Scientists figured out how robots could see transparent things

Robots can’t see transparent objects very well. This is a big problem, because many of our everyday objects are actually transparent. Scientists were thinking how to solve this issue and researchers at Carnegie Mellon University finally came to a good solution.

Problem. Many robots use IR sensors to locate various objects. For the most part, this technology works very well. However, these sensors are blind to transparent objects. This is a huge problem for modern robotics. How can you expect a robot not to run into a glass wall? How will your robotic butler bring you a glass of water if it can’t even see the glass? How will robots in chemistry labs collect and wash various tubes and other glassware? The closer we can get robotic vision to human capabilities, the better.

Robots typically struggle with transparent objects, because IR cameras just don’t see them very well. Image credit: Carnegie Mellon University

Solution. Scientists at CMU found that a normal colour camera can see transparent and reflective objects as well as opaque ones. And cameras are very cheap – that’s why there are so many camera modules even on cheap devices. However, a colour camera can’t measure shapes as well as the depth sensor. But scientists managed to circumvent this problem by training the system using both the depth sensor and the colour camera together.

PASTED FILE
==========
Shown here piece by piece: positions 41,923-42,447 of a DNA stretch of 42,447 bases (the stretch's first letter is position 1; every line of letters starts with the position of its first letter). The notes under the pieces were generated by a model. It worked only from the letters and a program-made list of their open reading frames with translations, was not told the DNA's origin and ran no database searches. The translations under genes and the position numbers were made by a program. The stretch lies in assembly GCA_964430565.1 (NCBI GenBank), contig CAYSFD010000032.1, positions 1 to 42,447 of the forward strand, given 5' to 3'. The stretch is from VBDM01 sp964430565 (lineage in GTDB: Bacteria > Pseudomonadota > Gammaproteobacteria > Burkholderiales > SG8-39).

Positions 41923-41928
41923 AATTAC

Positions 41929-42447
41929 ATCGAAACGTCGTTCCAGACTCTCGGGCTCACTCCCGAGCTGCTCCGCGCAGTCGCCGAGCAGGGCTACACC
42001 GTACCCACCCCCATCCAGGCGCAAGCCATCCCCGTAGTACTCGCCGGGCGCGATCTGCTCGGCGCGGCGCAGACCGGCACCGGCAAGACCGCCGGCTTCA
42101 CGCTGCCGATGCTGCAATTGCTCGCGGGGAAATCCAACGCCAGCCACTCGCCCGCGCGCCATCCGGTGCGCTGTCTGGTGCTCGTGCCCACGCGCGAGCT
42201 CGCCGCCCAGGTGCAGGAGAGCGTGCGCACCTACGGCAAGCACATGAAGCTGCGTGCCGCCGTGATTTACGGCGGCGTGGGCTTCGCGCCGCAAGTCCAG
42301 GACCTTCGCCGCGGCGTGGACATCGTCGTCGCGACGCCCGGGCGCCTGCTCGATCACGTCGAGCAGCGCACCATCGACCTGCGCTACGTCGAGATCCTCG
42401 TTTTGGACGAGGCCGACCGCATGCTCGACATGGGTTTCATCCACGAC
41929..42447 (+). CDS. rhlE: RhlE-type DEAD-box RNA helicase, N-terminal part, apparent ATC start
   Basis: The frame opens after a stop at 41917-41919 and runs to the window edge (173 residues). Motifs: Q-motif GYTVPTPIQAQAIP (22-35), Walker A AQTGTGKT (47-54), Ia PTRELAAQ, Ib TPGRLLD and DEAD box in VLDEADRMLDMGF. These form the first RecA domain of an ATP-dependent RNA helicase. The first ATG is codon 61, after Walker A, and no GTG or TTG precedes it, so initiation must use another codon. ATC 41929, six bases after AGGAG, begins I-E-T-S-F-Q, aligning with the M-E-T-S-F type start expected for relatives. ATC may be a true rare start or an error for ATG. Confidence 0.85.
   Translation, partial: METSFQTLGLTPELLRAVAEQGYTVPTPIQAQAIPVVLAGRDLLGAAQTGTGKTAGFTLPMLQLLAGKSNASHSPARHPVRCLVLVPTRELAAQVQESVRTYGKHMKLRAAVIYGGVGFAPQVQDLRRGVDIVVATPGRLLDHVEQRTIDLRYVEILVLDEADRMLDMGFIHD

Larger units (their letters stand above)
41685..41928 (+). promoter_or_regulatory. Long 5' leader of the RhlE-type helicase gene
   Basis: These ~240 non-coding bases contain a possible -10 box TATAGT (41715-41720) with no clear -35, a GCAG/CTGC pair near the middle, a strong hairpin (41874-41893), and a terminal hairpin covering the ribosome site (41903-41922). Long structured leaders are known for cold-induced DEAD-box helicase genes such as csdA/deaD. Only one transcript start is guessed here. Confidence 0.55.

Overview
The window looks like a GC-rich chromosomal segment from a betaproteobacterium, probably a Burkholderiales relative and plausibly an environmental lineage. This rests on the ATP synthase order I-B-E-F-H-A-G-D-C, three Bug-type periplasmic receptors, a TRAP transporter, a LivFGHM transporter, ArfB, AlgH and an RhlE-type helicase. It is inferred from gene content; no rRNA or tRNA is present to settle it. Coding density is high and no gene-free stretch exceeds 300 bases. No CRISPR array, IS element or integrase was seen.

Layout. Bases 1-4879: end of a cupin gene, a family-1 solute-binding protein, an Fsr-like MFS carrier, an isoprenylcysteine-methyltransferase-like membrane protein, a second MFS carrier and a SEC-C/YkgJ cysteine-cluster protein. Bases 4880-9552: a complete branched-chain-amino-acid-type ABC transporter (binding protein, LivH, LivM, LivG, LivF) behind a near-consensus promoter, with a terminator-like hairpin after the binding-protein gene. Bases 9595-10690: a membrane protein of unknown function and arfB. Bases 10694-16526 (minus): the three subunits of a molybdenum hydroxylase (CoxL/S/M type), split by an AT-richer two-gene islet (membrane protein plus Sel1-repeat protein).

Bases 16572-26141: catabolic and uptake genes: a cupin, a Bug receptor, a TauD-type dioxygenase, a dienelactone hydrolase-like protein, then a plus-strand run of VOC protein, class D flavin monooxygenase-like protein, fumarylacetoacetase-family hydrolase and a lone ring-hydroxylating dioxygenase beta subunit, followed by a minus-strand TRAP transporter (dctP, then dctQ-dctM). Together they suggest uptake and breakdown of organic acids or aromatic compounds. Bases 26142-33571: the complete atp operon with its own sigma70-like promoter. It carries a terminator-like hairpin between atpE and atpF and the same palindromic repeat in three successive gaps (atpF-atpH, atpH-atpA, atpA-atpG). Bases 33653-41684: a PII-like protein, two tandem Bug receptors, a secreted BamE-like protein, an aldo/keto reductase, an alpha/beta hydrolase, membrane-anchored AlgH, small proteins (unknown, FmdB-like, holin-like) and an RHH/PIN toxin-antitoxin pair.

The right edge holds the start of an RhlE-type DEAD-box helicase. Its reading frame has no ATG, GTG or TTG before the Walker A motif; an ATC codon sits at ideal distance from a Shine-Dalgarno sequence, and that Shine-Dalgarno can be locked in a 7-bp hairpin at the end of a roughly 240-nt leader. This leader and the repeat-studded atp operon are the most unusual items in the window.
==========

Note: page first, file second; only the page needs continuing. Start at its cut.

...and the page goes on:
Result. Scientists trained a robot to grasp various objects. And in general this technology works very well. It is able to grasp transparent and opaque objects. However, it is still more comfortable with non-transparent and non-reflective objects. With these tricky things, the robotic arm still makes many mistakes, even though it is more successful than not.

Trained robot in action:

The best thing is that this system uses a normal commercially available RGB-D camera. This module is basically a colour camera with a depth sensor. It allows the robot to grab various things, even if they are in an untidy pile of mess. David Held, one of the authors of the system, said: “We do sometimes miss, but for the most part it did a pretty good job, much better than any previous system for grasping transparent or reflective objects. Our system not only can pick up individual transparent and reflective objects, but it can also grasp such objects in cluttered piles”.

Will this make the future of home robots more certain? Well, it is already pretty certain. Just that this technology will make those robots better sooner. Probably the best thing is that these camera modules are very inexpensive. Robots are going to be littered with them for that reason alone.